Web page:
The Arduino platform is about doing things. I'd like to know how this board measures up when it comes to interfacing with the real world before I part with this amount of cash. I can get a lot of Arduino Uno clones for the cost of this board.
Declaration of interests: Some of my research is funded by the Bill and Melinda Gates Foundation-on the water side rather than the vaccination side
Top marks to the anti polio team at the foundation and the other NGOs that have made this possible. Hopefully this will help improve trust in the places where it is proving difficult to get the vaccination programmes going.
I also hope that some of the commentards above will take the trouble to find out about the work of the foundation. Once they have done that then hopefully they will find out a bit about population growth which is currently been driven by better health care which means that we have more over fifties than ever before, not by the birth rate (which on average is about two children per family)
I have managed to avoid SAP so far. My current employer uses Agresso which provides an awful user experience and the last "upgrade " took a week during which no orders could be made. How does SAP measure up to this?
Its not a war over pronunciation - the word is spelt differently on either side of the atlantic. IIRC the discoverer of aluminium/aluminum changed his mind on a voyage from Europe to the States. Due to the timescales that information travelled at back then, the aluminium version had stuck fast in GB by the time he got back to this side of the pond.
Infoscout is an internet startup that produces its figures based on crowd sourcing and other weird and wonderful metrics. It'll be interesting to see if these figures stand up to scrutiny or it turns out that ps4 owners have got better things to do than tell the twattersphere that they have just bought one.
I own neither a xbox or a ps of any kind. I wish both well in this fondleslab dominated world...
If the budget phone manufacturers go to the wall then who is going to employ all the children who work in the sweat shops putting them together?
Out of interest, how much do chips cost in the vicinity of Reg HQ? Round here £1.50 gets me more chips than I can eat.
£100 may be good value for a reasonably specked droid device, but cheap as chips implies to me that folk with ordinary income levels wouldn't bat an eyelid if it were lost. I for one would be a bit annoyed (to say the least) if I lost that much money.
Whilst I think of it, why has nobody picked up on the assualt [sic] in the caption?
Mathematica is a truly weird programming experience it is only tangentially related to more standard programming systems. Learning Mathematica will be of very limited use when it comes to learning "proper" programming.
Graphene is one atomic layer thick. When there are multiple layers it becomes graphite - the stuff that makes pencils work. This stuff might be easier to make, but its properties are nothing like those of the real thing.
Sapphire produces far more reflections than glass. For fancy camera lenses and watches anti reflection coatings are used. The trouble is these coatings are very soft and will soon be wiped off a fondleslab. It will be very interesting to see what Apple do about this...
Could MS be so firmly embedded with the security services that windows eats battery sending logs of all that you do back to the mothership?
Need to interject with a bit of materials science here. Gorilla glass is not significantly different in hardness to other glasses. Where it wins over ordinary glass is in its resistance to cracking - yes I am being serious. I know there are lots of tales of how easily these screens break, but if were made from ordinary glass then they probably break in your pocket.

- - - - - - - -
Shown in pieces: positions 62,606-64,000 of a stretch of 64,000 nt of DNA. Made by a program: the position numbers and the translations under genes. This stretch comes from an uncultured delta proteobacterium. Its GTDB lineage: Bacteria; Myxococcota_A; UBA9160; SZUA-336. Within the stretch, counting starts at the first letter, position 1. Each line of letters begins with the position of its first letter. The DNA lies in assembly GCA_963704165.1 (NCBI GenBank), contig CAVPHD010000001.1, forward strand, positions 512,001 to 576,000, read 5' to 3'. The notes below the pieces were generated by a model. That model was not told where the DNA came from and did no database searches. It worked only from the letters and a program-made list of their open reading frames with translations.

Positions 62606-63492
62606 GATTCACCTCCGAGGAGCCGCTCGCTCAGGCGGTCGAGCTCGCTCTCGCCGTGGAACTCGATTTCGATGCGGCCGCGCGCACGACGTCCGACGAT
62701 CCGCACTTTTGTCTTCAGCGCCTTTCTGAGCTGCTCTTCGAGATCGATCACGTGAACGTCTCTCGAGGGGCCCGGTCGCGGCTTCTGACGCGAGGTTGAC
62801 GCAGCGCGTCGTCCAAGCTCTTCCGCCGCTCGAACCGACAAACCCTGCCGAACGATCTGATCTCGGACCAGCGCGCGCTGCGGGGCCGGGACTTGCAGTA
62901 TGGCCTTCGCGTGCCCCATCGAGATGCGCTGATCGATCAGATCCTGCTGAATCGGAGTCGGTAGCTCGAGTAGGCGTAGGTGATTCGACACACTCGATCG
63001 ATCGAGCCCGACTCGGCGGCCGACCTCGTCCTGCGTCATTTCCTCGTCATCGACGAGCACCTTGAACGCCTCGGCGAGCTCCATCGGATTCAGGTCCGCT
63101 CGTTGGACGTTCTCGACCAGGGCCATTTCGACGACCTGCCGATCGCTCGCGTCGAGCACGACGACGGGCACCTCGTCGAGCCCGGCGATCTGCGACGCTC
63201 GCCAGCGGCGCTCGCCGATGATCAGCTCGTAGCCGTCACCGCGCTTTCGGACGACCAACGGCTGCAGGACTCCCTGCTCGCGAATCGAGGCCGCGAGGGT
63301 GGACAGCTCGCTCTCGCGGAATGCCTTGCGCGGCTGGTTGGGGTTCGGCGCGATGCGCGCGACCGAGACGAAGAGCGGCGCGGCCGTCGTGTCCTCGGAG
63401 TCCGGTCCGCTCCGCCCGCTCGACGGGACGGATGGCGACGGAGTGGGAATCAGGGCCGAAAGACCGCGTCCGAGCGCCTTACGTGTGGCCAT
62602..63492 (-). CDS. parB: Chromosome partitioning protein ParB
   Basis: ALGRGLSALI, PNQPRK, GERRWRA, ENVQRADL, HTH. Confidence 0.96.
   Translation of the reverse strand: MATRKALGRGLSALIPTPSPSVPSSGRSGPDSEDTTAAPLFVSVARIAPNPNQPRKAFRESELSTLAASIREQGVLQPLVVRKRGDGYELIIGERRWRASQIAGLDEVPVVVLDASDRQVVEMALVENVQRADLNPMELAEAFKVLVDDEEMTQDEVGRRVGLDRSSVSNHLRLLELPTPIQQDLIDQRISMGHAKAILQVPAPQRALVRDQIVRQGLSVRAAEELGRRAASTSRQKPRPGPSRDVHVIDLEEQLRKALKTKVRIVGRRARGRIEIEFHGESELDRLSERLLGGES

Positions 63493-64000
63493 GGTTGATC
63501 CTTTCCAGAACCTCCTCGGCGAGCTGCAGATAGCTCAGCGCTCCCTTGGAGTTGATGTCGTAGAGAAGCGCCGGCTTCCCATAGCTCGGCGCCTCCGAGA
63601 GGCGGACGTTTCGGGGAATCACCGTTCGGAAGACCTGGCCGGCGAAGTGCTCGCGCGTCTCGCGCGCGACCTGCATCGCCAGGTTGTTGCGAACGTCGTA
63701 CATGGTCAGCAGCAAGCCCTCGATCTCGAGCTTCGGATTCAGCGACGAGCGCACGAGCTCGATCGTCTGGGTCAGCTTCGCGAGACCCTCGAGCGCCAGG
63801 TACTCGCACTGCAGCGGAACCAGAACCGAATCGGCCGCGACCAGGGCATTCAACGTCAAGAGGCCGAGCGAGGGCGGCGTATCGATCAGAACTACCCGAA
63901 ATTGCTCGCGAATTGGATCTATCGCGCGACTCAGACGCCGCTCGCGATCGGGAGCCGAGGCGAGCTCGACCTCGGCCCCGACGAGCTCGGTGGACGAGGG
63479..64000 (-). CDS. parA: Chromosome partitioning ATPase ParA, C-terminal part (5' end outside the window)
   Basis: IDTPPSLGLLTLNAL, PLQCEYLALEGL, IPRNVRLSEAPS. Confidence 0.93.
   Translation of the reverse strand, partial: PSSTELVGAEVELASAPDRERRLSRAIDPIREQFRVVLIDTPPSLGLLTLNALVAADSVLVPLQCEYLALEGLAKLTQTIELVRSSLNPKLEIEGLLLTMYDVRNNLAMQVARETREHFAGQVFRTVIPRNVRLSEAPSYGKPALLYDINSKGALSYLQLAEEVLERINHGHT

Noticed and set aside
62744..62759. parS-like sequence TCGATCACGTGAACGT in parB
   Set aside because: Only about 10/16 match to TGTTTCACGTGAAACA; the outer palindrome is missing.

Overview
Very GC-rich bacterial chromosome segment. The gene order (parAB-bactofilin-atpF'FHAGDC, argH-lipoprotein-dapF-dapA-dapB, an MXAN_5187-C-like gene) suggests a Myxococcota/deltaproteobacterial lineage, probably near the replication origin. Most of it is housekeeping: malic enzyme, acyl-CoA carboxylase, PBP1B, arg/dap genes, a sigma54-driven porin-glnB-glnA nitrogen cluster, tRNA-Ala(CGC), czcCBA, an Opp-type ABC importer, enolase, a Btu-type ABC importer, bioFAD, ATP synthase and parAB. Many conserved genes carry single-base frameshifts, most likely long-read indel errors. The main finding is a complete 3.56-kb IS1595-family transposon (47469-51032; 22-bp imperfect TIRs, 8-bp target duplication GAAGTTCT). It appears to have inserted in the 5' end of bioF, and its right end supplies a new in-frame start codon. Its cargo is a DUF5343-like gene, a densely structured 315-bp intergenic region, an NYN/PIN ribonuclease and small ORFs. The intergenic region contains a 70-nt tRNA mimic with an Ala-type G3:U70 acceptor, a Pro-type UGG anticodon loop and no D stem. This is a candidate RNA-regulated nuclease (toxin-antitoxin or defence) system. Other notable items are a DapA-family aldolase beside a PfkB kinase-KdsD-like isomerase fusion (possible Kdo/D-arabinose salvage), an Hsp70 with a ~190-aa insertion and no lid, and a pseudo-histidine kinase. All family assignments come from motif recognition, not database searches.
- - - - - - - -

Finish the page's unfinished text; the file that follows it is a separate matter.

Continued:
Glass breaks really easily because tiny cracks in it surface open up easily and this process gets easier as the cracks get larger. Gorilla glass and related materials (Apple uses something similar, but not Corning's ape themed product) is specially treated so that the surface swells and closes up any cracks in the surface - this makes it much harder for the cracks to spread. If enough damage is done so that the crack is larger than the thickness of the swollen region then the crack will spread like wildfire.
Mines the white lab coat in the corner...
I hit what I thought was the read comments button expecting to be treated to a plethora of sage words, not realising that there weren't any. Whilst I'm here I might as well make a comment.
I'm with Stallman most of the way. Open source software is a good thing. It helps drive innovation. However, I am happy with companies such as Apple and MS not releasing all the source code to their operating systems. I tend to look on devices (Apple in particular) as hardware and OS combined. As long as I have got the APIs then I can produce code for these systems.
I shall now retire a safe distance and whatch the fireworks begin.
The paper does not discuss these results in terms of holographic mass storage as implied by the El Reg story. The paper discusses the use of the technology for security markers - this is really should not take too much to develop it. A microscopic security tag that requires a femto second laser source to record an image onto will be reasonably hard to forge making this attractive to manufacturers of bank notes etc.
I'm afraid that dock in the first picture is astonishingly ugly. It looks like someone on Hackaday ripped some bits out of an old printer to repurpose as a stand.
I think they have even managed to out-ugly Dyson!
If MS want large numbers of people to part with money for slabs and the peripherals then they need to up the style factor. At the moment the Tesco slab looks better.
Just been checking the statements from TEPCO. apparently about four cubic meters of the leaked water was contained by the dam. The remainder of the 300 tones of water is merrily diffusing its way through the soil.
Reading the announcements from TEPCO is eye opening. They seem to be reacting to events rather than getting on top of things. They didn't even think to monitor water levels in their storage tanks until this leak was spotted. Not measuring things makes for good plot twists in films like Jurassic Park, but the nuclear industry has no excuse. IIRC there was a leak at Sellafield/Windscale that was't found for a long time because they did't bother to monitor the levels correctly.
Nuclear power, much like communism, looks like a reasonable idea on paper, it just all falls apart when humans get into the equation.
So just how did this disaster come about? Something to do with the back-up failing I seem to recall.
Surely Uncle Clive's Z88 should be on this list?